I think if there’s one positive to come from what’s going on right now, it’s that many of us seem to be wasting far less food. I don’t particularly enjoy leftovers, but I’m trying to really ensure that I’m not letting my produce go to waste and that I’m repurposing some of my previous meals. If I cook too much rice, I save it for a couple days and either have it for breakfast with a fried egg or, like two nights ago, I made fried rice our side with this Keema dish from the New York Times Cooking site.
NYT Cooking remains one of my favourite resources for new recipes to try out. I like that they curate their collection of recipes, so you can actually check for “Recipes for when you don’t feel like cooking” or “Pantry Recipes”. Yes, they do send a couple of emails a week and yes, you have to pay for their subscription, but it is worth it. The emails are always interesting and are appropriate for what’s happening in the world. They push seasonal produce and meals, but like now, recognize that you might not be able to access obscure (or even not so obscure) ingredients for everything. They allow comments on their recipes and I always make sure to read them; they’re super helpful.
Enough about the NYT. Let’s talk about this recipe from two nights ago: Keema. Keema is just ground meat, spices, and vegetables. This one did not disappoint, but I did make some edits to it, as I was missing some of the ingredients.
Start by slicing a smallish red onion. It doesn’t matter how thick you slice it, because it’s going to end up in a food processor shortly. In a large heavy skillet and using a neutral oil (I used grapeseed oil), sauté the onion until it’s starting to brown and caramelize.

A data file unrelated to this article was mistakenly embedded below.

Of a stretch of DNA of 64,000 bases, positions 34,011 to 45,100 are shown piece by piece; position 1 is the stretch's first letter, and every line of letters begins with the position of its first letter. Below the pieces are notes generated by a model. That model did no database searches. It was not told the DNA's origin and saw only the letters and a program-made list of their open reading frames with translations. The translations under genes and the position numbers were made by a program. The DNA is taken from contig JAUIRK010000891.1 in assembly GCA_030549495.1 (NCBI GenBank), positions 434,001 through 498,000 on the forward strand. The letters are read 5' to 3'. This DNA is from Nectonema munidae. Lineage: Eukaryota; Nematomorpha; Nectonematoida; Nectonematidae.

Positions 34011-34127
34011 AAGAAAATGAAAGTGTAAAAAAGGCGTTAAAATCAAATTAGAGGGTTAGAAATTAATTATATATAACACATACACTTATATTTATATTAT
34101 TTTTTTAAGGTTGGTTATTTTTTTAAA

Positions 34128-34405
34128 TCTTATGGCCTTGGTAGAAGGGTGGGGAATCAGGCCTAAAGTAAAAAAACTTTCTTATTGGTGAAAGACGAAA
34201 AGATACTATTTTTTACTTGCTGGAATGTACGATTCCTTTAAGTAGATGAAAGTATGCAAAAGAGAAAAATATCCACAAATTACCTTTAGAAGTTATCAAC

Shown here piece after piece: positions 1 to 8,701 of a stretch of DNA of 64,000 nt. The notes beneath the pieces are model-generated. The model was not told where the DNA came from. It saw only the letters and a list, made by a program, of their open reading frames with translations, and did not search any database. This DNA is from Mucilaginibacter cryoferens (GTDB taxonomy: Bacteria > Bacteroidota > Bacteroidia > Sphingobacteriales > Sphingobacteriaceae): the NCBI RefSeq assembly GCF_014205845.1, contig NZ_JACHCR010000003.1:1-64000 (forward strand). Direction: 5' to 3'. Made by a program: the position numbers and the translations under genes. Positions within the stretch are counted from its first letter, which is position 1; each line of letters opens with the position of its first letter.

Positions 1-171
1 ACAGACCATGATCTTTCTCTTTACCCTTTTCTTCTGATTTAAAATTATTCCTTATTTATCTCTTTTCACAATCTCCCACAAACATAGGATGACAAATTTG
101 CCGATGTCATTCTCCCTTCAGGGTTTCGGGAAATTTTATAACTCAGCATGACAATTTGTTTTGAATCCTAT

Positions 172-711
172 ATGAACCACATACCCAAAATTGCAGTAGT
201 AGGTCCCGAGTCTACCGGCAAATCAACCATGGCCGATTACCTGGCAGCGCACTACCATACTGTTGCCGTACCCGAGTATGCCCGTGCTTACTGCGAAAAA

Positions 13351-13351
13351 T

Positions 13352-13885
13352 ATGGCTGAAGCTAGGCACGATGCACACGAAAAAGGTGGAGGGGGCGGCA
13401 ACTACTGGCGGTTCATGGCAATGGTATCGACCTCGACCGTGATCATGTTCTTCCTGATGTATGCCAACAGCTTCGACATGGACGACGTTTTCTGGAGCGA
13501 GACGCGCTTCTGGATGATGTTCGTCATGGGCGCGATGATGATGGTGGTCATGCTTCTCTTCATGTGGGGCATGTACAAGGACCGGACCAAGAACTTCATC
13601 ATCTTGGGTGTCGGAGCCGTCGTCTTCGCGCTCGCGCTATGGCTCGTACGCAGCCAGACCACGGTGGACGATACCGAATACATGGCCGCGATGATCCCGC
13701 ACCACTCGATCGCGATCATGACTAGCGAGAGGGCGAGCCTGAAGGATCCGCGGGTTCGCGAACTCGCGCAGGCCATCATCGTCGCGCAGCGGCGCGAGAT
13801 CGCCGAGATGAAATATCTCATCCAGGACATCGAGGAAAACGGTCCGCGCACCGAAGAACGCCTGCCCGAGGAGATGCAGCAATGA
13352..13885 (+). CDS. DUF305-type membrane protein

In the meantime, pull out the aforementioned food processor from whatever awkward to reach cupboard it is hiding in. Oh, yours is easily accessible? That’s nice.
The recipe calls for four cloves of garlic, a 2-inch piece of ginger, and one green finger chilli to be pulsed together in the food processor. I didn’t have any fresh ginger or finger chillies, so I substituted about a tablespoon of minced ginger and a jalapeño (without the seeds), and it was just fine for me.
Once the onions have caramelized, add them to the food processor with your previously pulsed ingredients. Don’t bother chucking that skillet in the sink yet. We come back to it shortly. The recipe also called for 6 Roma tomatoes to be added to the food processor, but I used what cherry tomatoes I had left. I figured they would’ve been about the same quantity as 6 Roma tomatoes. Pulse it all together until it’s finely processed.
Return it all to your heavy skillet and, over a medium-high heat, add about a pound of ground beef. Season it with some kosher salt and 1/2 teaspoon of chilli powder. I used my ancho chilli powder and it was really nice. Stir it occasionally until most of the liquid has evaporated.
The recipe also calls for 1/2 cup of chopped fresh cilantro (leaves and stems) and 1/2 cup of fresh mint. I had the cilantro, but could only find about 4 or 5 mint leaves that weren’t awful to throw in. Realistically, I don’t think the recipe would suffer if you had neither available. If, like my mum, you hate cilantro, then don’t worry about it either. Sprinkle on 1/2 teaspoon of garam masala et voila! All done.
I served it with some steamed green beans and, as I mentioned earlier, fried up some basmati I had left in the fridge with a little sesame oil, garlic, ginger, and some frozen peas. Honestly, this is going into the regular rotation here. It was so flavourful, but simple. The processed ingredients gave the ground beef such a smooth texture.
1 out of 10 on the hassle scale.